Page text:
2021 Ford Bronco Sport slots in under its big brother
While the new 2021 Ford Bronco is squarely aimed at taking on the big gun, the Jeep Wrangler, Ford launched another member to the family with a different aim. The 2021 Bronco Sport is a smaller crossover wearing the Bronco badge, locking horns with the smaller Jeeps like the Compass Trailhawk and a large list of other competitors.
Though the 2021 Ford Bronco shares the name and many design elements with the big Bronco, let them not misguide you. It is no brute off-roader. In fact, it is a monocoque crossover based on the Ford Escape’s platform. But Ford has dropped in a bunch of off-road gadgetry to make sure that the Bronco Sport earns its name. This will also help the Sport stand out at least a bit in the monotonous expanse of road-focused crossover SUVs in the market.
Speaking of standing out, that is one thing that Bronco Sport does very well. Though it is walking into a huge group of achingly similar cars, the Bronco Sport brings in a macho design, inspired by its bigger brother. Size-wise, it neatly fits in between the compact EcoSport and the Escape, exactly where the volumes are. The headlamps, grill, rounded wheel arches and tail lamps resemble the Bronco while the stepped roof reminds us of the old now-defunct offroaders such as the Nissan Xterra and the Land Rover LR4.
Inside, the 2021 Bronco Sport shares some bits and bobs with the Escape but Ford has worked well to disguise it. The steering wheel wears the Bucking Bronco logo in place of the Blue Oval. An 8.0-inch touchscreen is also offered. The interior of the Bronco Sport also focuses on practicality with a bunch of cubby holes and storage spaces. The cargo space is made more versatile due to the raised roof, gobbling up two mountain bikes. There is an optional cargo management system that can be used to organize the cargo space in five ways or fold out into a usable table. Other add-ons include a 400-watt inverter and powerful floodlights. Ford has even included a neat little bottle opener. Nifty, that.
The 2021 Bronco Sport is offered in five trims and a limited edition. The trims are Base, Big Bend, Outer Banks, Badlands, and the limited First Edition, adding more equipment in that order. The Base, Big Bend, and Outer Banks are powered by a turbocharged 1.5-litre three-cylinder engine with 181 hp of power and 257 Nm of torque. The top-end Badlands and the limited First Edition (limited to just 2000 units) arrive with a turbocharged 2.0-litre turbocharged four-cylinder engine packing 245 hp and 372 Nm. Both these engines are hooked up to an eight-speed automatic transmission.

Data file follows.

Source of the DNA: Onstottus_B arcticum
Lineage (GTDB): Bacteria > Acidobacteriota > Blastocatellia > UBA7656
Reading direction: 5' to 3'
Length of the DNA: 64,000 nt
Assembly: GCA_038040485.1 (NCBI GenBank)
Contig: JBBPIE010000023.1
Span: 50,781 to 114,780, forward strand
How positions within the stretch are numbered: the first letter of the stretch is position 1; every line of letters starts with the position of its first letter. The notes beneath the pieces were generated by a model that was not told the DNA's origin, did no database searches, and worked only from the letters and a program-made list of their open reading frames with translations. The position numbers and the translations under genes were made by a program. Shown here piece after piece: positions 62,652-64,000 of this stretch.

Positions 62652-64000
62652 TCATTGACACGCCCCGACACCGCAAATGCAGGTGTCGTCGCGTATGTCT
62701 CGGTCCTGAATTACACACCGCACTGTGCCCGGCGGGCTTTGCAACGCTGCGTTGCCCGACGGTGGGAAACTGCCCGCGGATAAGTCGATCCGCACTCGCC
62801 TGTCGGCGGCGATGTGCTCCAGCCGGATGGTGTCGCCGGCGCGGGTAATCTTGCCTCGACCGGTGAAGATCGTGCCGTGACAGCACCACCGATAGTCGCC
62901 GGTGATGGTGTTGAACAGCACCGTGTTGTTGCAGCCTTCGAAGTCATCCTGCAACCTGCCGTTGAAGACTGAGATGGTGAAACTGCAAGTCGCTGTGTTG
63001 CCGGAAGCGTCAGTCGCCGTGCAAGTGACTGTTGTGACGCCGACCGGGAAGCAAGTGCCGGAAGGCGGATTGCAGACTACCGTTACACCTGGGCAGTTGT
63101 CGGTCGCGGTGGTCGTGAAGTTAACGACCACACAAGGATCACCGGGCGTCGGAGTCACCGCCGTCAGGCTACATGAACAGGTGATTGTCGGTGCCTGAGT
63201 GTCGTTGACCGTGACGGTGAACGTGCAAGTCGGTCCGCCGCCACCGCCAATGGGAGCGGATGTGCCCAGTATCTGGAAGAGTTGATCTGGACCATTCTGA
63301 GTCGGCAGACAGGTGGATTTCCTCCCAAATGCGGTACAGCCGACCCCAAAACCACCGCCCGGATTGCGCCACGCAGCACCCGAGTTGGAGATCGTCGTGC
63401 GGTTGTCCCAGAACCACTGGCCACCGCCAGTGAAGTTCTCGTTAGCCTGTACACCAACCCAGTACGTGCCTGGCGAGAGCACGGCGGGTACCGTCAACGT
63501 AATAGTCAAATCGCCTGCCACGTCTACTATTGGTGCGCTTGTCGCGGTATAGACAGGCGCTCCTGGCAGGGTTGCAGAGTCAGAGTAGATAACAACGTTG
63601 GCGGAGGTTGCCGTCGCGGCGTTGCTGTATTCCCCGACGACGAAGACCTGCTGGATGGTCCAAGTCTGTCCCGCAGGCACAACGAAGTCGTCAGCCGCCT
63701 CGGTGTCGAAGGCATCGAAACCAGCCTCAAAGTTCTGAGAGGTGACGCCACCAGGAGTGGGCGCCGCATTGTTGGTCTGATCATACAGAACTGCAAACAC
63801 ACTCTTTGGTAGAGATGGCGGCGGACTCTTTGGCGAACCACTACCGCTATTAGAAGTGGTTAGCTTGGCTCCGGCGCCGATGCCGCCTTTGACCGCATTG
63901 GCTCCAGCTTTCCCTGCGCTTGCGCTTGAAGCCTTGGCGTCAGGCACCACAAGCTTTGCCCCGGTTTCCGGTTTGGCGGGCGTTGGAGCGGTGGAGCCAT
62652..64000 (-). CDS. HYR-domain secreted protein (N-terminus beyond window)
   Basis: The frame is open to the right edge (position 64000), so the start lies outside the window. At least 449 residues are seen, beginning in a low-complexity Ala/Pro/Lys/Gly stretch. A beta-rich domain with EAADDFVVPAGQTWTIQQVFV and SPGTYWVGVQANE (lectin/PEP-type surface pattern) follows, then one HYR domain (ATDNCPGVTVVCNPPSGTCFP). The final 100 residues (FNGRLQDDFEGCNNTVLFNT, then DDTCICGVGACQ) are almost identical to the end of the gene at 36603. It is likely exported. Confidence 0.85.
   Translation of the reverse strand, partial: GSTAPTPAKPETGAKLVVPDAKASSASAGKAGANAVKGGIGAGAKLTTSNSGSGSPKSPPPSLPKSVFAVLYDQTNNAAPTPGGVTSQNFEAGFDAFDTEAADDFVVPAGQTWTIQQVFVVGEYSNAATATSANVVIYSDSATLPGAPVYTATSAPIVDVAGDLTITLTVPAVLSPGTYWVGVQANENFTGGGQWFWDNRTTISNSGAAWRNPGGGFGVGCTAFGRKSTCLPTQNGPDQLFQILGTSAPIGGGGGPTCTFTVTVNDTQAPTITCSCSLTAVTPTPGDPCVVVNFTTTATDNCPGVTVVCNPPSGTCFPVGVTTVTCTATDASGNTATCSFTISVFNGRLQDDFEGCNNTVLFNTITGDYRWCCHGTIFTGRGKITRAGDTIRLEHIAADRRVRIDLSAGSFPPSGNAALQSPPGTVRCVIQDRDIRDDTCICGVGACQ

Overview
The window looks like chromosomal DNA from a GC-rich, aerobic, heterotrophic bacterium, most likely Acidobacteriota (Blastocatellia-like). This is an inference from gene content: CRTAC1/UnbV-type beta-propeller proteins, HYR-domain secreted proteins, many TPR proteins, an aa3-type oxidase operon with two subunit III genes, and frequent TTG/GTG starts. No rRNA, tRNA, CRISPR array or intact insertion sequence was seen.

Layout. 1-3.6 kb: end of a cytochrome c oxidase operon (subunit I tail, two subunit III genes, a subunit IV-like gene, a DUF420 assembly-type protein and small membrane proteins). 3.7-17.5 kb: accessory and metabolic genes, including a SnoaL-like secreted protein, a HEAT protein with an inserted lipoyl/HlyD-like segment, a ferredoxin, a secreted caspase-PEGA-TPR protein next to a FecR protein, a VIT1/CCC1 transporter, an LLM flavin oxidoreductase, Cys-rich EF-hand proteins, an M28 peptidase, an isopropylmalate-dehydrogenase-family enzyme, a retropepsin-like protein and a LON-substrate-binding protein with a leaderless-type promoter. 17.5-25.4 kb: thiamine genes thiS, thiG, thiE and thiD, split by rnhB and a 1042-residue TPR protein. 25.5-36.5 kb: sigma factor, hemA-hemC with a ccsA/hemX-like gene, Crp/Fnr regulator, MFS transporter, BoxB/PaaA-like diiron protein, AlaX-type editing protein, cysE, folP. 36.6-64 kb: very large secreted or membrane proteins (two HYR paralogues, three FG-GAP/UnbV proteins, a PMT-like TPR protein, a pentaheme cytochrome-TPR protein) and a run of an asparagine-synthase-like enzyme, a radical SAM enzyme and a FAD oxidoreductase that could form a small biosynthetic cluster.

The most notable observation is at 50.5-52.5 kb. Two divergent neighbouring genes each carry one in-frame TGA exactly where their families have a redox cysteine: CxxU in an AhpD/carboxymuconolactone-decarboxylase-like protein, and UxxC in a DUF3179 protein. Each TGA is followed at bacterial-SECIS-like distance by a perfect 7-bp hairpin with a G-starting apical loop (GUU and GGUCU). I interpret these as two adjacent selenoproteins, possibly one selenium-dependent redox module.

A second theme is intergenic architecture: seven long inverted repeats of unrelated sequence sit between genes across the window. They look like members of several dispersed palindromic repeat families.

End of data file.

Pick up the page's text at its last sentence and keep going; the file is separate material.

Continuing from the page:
Though the Bronco Sport is based on a monocoque platform, Ford has given it some equipment so that it too can go kick some dirt and do some soft off-roading. All-Wheel-Drive is standard on all trims and different GOAT (Goes Over Any Terrain) off-road driving modes are offered depending on the trim. All trims get Normal, Eco, Slippery and Sand modes while the Badlands and First Edition add Mud/Ruts and Rocks to the list. A trick rear-drive unit with lockable differential is also tossed in for better capability. Wheel rim options range from 17-inches to 18-inches while the First Edition and Badlands get 28.5-inch off-road tyres shod on steel wheels. The towing capacity of the trims with the bigger engine is rated at 1000 kg while the other trims can tow just over 900 kg.
The 2021 Bronco Sport is not cheap. In fact, the Base trim starts at US$ 28,155 (Dhs 103,414) in the United States, US$ 5000 more than the Jeep Compass AWD Sport. The fully kitted-out Badlands cost US$ 34,155 (Dhs 125,452) while the limited First Edition will set you back by US$ 39,995(Dhs 146,903). The Bronco Sport will start reaching U.S. showrooms before its bigger brother by the end of this year, and we expect a UAE and GCC debut by the summer of 2021. It does bring a bit of muscle to the erstwhile boring crowd of crossovers, but the pricing is quite premium. It remains to be seen if the model is a runaway success like the full-fat Bronco is expected to be.